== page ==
*Don’t expect to snap any sweet selfies on the Moto E, though – there’s no front facing camera to be found. You'll have to use the rear-facing camera for that.

The Moto E comes up a little short when it comes to internal storage, offering only 4GB. Luckily Motorola added a microSD card to the device, allowing memory to be expanded up to 32GB.

The Moto E supports the following bands:

US GSM Model:

  • GSM/GPRS/EDGE (850, 900, 1800, 1900 MHz)
  • UMTS/HSPA+ up to 21 Mbps (850, 1700 (AWS), 1900 MHz)
  • Requires a microSIM card (not included)

Global GSM Model:

  • GSM/GPRS/EDGE (850, 900, 1800, 1900 MHz)
  • UMTS/HSPA+ up to 21 Mbps (850, 900, 1900, 2100 MHz)
  • Requires a microSIM card (not included)
  • CDMA Model Coming Soon!
  • CDMA/EVDO Rev A (850, 1900 MHz)




The first thing one notices about the Moto E is the device’s design. Borrowing heavily from the Moto G, the Moto E has a Gorilla Glass 3 coated 4.3 inch 540 x 960 qHD display, a power button and volume rocker on the right hand side and no physical buttons. The speaker resides on the front of the unit. Charging port can be found on the bottom of the Moto E, while the headphone jack sits in the dead center of the top.

The Moto E has just enough weight to it to sit comfortably in the hand, and a form factor small enough to jam in the pocket of even the skinniest of jeans.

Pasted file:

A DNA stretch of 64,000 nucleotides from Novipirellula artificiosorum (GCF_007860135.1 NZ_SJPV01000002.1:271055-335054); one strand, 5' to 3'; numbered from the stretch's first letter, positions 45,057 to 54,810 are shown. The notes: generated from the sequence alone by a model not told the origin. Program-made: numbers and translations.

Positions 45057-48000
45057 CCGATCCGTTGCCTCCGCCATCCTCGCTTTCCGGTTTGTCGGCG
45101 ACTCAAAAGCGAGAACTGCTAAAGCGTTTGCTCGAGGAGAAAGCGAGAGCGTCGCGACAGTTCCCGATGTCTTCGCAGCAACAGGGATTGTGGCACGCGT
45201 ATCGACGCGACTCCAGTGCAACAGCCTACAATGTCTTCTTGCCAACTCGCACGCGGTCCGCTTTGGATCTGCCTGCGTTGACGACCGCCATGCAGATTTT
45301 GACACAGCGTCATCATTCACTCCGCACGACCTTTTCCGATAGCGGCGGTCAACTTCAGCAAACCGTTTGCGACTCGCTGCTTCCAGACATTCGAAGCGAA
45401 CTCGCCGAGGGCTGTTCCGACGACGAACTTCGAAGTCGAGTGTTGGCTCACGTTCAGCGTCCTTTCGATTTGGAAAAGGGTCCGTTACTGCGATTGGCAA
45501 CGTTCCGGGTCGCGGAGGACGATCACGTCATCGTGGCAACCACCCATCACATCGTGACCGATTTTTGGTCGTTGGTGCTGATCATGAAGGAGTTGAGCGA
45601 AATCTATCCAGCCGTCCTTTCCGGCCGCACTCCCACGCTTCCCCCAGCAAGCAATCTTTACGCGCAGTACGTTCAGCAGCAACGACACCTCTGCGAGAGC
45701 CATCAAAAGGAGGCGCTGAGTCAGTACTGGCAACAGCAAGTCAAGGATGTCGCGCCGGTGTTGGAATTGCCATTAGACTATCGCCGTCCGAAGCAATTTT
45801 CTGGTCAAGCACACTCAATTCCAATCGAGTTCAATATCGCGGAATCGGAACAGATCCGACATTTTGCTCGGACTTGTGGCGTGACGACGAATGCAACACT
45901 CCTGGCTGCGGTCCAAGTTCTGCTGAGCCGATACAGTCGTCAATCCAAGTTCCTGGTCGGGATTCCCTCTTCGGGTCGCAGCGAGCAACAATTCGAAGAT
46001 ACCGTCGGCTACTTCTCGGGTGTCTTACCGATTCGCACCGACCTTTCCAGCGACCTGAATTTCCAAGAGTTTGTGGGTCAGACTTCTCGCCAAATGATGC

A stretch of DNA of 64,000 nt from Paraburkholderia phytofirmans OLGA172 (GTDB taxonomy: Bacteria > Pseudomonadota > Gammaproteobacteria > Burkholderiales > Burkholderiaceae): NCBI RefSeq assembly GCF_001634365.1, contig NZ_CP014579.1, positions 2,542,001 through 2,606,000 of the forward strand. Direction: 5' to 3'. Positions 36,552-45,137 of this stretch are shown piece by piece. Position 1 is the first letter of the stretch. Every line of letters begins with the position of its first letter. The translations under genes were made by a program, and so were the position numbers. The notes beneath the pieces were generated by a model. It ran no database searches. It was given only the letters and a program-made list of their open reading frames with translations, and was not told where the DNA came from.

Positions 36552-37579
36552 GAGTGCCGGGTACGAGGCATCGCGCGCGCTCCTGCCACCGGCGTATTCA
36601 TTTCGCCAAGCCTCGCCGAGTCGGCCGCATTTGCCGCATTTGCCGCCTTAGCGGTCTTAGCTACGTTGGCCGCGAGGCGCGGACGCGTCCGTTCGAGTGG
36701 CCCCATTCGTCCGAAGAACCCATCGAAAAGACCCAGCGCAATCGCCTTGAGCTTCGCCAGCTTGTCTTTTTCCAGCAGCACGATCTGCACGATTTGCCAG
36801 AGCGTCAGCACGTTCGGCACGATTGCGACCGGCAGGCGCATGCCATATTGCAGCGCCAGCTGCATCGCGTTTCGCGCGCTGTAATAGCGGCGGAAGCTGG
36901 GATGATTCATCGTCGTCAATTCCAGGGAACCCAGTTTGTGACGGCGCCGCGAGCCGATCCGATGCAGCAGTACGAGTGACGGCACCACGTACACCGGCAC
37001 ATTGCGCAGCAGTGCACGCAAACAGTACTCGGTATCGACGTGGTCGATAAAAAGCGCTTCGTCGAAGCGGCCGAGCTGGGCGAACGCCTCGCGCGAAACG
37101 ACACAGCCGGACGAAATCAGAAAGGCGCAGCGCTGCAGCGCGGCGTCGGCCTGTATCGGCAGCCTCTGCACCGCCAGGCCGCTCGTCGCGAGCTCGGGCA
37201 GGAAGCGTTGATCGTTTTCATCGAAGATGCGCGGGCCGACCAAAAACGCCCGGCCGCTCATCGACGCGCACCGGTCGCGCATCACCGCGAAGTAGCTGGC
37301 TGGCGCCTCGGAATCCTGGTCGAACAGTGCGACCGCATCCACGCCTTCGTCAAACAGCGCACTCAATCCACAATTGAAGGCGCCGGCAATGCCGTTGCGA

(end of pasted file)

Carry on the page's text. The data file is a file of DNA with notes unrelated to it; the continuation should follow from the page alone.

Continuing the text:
All around, the Moto E’s design is simple and unobtrusive. The back lacks carrier branding, delivering instead a clean Motorola logo surrounded in a sea of white. Not a huge touch, but it helps the budget device feel like a premium one. The back panel’s slight curve makes the Moto E fit perfectly in the hand. The device comes in two colors: white, as pictured, and black. Back panels can be swapped out for more colorful ones if so desired, just like the Moto G and Moto X.



Motorola kept the amount of additional software on the Moto E to a minimum, which ends up delivering an almost stock Android experience. This helps out the overall performance of the Moto E, allowing its modest processor to focus on software that matters. Most mid and entry level devices ship with manufacturer software that may work well on a flagship device, but end up hurting performance on smartphones with low-end spec sheets.